Number of Legal Medical Marijuana Patients
The chart below shows the official number of medical marijuana patients holding identification cards in the states (and District of Columbia) with mandatory registration. California and Washington have voluntary registration, so the patient numbers used are an estimate based on nearby states with mandatory registration. We listed three states (ND, OH, WV) that have legalized medical marijuana but for which no patient numbers are available yet. Those states were not included in our calculations to determine the total and average number of medical marijuana users.
We recognize the possibility that not all medical marijuana users register for identification cards and that not all of the people registered have valid medical uses for the marijuana.
State population numbers are estimates from the US Census Bureau's 2017 data. We looked at state medical marijuana program websites and emailed state officials to update the medical marijuana patient numbers in May 2018; all sources are listed below. Reference our Mar. 2016 and Oct. 2014 estimates to see how the numbers have changed.
Our national estimate of 3,514,510 medical marijuana users may not be nor is it intended to be scientifically or statistically sound. It is a rough estimate presented only to give a general reference point for discussion of medical marijuana use in the United States. 
How Many Legal Medical Marijuana Patients Are There in the United States?
1. Arkansas has started issuing medical marijuana registry ID cards, but marijuana is not yet available in the state.
2. California had 5,848 registered patients in Fiscal Year 2017/2018, but registration is voluntary and most patients are not registered. We made an estimate using the per capita number of patients in Arizona because of geographical proximity. The Marijuana Policy Project's (MPP) Feb. 2018 estimate for California, 1,256,550, used Maine's per capita number of patients.
3. In presenting the number of medical marijuana registration cards printed, Maine's medical marijuana program website states, "This number is not an accurate reflection of the number of patients as it contains all certifications printed, including misprints, reissue of lost certifications and other anomalies."
4. The Division of Medical Marijuana in the North Dakota Department of Health wrote in a May 16, 2018 email to ProCon.org: "[W]e have not begun the patient process yet. We are in the process of determining the grow facilities. Once those are chosen we will have better time estimates on when the patient process will begin."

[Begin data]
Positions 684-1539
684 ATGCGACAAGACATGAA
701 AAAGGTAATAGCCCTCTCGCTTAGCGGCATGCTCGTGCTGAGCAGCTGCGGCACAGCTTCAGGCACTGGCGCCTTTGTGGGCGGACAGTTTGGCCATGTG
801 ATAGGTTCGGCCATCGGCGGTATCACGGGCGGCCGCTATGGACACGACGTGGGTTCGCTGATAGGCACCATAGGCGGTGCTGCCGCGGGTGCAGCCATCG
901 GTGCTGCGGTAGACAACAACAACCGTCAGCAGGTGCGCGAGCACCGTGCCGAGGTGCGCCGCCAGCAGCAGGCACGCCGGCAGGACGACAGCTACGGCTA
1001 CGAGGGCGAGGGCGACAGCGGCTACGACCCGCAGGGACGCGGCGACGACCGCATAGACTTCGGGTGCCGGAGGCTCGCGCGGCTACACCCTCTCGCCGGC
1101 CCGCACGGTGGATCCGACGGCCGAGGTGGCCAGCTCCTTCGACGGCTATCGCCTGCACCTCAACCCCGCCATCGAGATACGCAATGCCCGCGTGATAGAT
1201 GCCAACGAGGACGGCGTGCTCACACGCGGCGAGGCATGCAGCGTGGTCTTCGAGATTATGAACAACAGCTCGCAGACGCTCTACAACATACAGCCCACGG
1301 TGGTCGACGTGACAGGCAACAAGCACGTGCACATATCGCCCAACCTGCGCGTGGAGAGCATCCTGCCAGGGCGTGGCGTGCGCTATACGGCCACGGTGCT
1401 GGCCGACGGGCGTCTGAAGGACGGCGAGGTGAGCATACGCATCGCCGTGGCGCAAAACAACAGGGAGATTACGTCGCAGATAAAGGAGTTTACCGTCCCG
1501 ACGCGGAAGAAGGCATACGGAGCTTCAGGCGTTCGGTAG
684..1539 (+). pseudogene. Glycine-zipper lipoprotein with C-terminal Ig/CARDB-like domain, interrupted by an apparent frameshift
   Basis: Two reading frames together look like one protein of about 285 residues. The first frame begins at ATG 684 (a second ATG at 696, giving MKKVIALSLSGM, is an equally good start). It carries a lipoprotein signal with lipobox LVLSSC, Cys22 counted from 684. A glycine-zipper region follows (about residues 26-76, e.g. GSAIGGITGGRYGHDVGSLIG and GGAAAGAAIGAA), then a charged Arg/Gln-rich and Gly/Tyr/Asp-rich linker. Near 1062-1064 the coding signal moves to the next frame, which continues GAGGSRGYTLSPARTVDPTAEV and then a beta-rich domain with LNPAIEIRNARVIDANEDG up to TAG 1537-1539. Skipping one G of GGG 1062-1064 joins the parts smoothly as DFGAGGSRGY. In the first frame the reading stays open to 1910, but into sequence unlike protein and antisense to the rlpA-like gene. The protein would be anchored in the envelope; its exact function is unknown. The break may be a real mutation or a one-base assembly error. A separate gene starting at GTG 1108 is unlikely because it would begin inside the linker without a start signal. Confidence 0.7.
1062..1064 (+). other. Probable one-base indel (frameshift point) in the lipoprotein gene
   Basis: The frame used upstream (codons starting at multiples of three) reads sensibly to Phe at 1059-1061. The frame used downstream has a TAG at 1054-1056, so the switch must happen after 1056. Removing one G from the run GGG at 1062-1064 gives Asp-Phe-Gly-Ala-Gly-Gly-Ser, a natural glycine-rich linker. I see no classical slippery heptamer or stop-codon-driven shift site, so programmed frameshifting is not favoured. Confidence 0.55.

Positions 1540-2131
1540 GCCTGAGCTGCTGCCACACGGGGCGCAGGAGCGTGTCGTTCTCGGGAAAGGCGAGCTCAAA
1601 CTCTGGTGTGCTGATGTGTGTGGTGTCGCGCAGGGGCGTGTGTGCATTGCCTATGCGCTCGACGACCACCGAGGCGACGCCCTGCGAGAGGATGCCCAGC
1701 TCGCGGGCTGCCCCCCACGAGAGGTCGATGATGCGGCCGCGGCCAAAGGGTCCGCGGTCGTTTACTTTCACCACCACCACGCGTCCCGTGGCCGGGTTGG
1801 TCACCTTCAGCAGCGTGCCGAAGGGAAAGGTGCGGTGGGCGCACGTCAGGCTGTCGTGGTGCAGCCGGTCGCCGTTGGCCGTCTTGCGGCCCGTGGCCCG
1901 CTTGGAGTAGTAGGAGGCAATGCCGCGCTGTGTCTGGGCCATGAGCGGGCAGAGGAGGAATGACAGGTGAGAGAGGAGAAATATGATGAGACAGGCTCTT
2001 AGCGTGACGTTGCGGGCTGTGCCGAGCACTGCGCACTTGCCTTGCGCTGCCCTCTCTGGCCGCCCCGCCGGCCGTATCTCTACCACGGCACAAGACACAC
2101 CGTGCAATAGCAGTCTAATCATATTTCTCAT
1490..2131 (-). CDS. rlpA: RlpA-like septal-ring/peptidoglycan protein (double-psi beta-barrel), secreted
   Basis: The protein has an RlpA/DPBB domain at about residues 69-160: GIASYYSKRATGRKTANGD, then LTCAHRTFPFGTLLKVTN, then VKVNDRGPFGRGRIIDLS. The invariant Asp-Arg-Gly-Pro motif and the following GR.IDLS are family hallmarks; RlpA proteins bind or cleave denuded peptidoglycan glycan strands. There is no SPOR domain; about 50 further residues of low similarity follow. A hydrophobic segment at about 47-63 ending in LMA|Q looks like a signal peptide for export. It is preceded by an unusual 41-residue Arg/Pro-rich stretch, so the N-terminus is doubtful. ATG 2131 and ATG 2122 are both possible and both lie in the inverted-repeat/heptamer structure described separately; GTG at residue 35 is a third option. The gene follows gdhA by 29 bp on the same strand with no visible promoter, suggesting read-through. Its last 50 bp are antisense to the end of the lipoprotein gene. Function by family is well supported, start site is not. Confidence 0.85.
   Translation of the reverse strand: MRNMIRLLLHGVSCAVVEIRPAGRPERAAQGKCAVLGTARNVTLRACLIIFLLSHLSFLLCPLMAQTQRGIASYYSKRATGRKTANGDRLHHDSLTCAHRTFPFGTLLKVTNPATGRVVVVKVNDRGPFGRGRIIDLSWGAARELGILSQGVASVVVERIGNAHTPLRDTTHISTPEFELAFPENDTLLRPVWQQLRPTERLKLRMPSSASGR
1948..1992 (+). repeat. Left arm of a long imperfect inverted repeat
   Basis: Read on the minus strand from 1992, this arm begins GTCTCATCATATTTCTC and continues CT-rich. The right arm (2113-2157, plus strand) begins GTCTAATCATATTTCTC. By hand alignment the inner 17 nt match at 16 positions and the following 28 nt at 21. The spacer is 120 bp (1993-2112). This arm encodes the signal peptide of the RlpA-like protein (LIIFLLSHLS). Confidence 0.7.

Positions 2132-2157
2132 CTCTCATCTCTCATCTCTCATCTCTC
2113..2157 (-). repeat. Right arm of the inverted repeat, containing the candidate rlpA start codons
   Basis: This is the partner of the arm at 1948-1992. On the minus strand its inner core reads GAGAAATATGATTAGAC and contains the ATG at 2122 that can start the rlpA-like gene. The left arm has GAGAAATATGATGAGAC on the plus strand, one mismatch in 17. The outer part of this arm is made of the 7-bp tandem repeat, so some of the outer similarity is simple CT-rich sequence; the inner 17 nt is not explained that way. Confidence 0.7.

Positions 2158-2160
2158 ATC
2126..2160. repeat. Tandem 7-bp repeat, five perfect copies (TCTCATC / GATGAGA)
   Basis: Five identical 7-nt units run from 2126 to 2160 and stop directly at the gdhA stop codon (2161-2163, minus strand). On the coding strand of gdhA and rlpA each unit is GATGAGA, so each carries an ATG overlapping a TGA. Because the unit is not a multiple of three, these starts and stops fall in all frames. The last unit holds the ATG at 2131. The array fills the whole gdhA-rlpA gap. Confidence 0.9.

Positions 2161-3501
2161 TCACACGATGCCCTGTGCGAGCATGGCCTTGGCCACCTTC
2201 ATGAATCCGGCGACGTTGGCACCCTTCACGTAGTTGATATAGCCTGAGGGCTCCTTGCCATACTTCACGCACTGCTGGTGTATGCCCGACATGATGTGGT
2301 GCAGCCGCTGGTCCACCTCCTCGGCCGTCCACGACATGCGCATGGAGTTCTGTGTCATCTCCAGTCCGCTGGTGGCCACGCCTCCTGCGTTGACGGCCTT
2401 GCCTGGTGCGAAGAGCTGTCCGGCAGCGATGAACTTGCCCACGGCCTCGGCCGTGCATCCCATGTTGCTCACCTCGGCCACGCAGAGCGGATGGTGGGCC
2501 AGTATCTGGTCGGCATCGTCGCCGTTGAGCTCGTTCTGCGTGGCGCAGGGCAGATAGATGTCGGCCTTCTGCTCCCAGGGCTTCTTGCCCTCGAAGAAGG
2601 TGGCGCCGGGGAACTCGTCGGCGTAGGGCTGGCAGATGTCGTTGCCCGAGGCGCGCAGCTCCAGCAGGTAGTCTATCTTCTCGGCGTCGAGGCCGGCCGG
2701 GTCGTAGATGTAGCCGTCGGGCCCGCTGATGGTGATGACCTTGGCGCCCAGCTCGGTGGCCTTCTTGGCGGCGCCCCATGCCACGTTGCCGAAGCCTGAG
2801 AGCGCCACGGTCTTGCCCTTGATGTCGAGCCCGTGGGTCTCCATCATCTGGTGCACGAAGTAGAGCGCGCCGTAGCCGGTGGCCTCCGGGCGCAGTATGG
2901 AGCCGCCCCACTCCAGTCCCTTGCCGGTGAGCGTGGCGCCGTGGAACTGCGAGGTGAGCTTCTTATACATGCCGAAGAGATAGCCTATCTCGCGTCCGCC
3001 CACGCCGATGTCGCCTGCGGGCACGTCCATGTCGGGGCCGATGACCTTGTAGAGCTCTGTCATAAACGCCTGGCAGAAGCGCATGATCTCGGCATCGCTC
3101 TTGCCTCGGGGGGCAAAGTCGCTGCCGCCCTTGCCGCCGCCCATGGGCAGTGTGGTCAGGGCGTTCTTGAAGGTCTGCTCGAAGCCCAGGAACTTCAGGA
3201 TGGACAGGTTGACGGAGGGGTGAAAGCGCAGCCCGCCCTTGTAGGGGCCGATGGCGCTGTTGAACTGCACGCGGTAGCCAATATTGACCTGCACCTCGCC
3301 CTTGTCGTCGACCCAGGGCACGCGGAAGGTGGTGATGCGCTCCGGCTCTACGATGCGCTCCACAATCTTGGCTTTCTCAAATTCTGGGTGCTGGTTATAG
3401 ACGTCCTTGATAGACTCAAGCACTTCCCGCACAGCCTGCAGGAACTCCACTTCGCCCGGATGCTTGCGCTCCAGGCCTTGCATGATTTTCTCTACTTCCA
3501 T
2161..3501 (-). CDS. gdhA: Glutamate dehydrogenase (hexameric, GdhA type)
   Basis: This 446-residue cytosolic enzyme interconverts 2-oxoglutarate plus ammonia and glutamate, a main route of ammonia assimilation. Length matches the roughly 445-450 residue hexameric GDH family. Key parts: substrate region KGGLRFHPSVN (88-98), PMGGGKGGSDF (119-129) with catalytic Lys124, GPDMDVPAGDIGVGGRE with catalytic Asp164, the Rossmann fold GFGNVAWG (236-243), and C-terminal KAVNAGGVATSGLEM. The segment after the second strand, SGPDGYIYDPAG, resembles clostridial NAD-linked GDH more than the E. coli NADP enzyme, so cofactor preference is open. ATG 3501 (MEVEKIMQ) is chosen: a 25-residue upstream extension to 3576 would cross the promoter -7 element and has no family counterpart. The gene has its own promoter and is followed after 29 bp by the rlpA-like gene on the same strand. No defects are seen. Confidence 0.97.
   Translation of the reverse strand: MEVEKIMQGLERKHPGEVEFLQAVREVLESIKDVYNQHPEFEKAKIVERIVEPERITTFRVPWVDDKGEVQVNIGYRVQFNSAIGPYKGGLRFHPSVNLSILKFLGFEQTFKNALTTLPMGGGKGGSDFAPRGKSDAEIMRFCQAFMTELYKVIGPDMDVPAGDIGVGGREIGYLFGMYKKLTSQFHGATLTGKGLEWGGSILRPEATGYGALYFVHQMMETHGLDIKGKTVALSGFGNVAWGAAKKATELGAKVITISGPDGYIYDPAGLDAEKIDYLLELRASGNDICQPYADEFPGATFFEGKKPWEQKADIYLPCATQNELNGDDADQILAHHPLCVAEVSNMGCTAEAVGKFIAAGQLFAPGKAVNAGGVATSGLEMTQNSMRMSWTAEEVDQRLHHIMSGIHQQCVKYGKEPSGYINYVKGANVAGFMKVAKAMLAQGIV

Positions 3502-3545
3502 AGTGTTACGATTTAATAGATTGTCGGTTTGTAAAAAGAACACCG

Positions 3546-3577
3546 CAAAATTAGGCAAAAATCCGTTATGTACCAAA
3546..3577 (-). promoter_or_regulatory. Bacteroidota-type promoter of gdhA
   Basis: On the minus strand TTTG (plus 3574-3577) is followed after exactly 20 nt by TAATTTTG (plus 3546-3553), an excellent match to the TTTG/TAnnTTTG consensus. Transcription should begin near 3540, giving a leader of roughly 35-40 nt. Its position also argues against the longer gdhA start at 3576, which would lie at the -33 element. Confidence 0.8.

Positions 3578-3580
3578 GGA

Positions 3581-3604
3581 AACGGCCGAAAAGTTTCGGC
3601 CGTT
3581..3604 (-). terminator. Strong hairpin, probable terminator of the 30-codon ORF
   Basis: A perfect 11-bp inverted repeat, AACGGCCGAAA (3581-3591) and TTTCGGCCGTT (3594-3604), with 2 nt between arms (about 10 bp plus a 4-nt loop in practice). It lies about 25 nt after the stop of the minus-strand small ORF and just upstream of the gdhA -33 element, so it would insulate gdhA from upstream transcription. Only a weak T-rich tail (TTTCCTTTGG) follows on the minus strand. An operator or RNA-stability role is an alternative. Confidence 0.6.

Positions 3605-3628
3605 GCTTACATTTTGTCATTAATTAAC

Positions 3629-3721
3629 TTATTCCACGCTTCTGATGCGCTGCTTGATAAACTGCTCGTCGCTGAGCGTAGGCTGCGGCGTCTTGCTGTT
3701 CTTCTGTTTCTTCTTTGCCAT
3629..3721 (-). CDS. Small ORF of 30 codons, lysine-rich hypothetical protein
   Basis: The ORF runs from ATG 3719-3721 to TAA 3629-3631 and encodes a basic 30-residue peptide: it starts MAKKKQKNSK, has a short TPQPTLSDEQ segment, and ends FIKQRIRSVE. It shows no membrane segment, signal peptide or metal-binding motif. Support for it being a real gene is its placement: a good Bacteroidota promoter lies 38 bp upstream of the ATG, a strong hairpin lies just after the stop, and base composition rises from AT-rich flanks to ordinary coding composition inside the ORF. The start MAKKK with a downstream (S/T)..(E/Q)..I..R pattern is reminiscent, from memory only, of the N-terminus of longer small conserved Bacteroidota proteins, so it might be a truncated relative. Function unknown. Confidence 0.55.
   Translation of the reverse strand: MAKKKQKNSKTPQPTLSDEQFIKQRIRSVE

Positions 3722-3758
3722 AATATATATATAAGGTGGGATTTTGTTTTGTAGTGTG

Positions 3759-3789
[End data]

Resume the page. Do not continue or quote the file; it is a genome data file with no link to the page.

5. Ohio's medical marijuana program website states (as of May 16, 2018), "The only valid state ID cards will be issued by the State of Ohio Board of Pharmacy once the state's patient registry becomes available no later than September 2018."
6. Washington listed 32,123 recognition cards created as of May 16, 2018, but registration isn't required to be a medical marijuana patient except for patients under 18. As a result, we created an estimate based on the per capita patient numbers in Oregon.
7. West Virginia's Medical Cannabis Program website states (as of May 16, 2018), "Under the Act, the Bureau may not issue the patient and caregiver identification cards necessary to obtain medical cannabis until July 1, 2019."
8. If the average number of medical marijuana patients per 1,000 residents in states with legal medical marijuana is extrapolated to all 50 states (population 325,719,178 in 2017, according to the US Census Bureau), then the total number of medical marijuana users as of May 16, 2018 would theoretically be 3,514,510 [10.79/1,000 x 325,719,178 = 3,514,510].
9. Jeff Dang, PhD, Director of Statistics and Quality Analysis at FAIR Health Inc., commented on our methodology in a Mar. 10, 2009 email to ProCon.org. Although Mr. Dang's statement is based on our 2009 patient estimate of 577,712, the method we used in 2018 to estimate patients is the same.
"ProCon.org should be congratulated for providing an estimate of the number of people who hold identification cards for medical marijuana in several states throughout the country. Furthermore, ProCon.org has provided an estimate that currently serves as a general reference point for enumerating the total number of medical marijuana patients in the country. ProCon.org has conscientiously disclosed many of the problems associated with their estimates and provided the algorithms that were used to derive the estimates (see [above] footnotes). However, two notable limitations should be added and have been delineated below.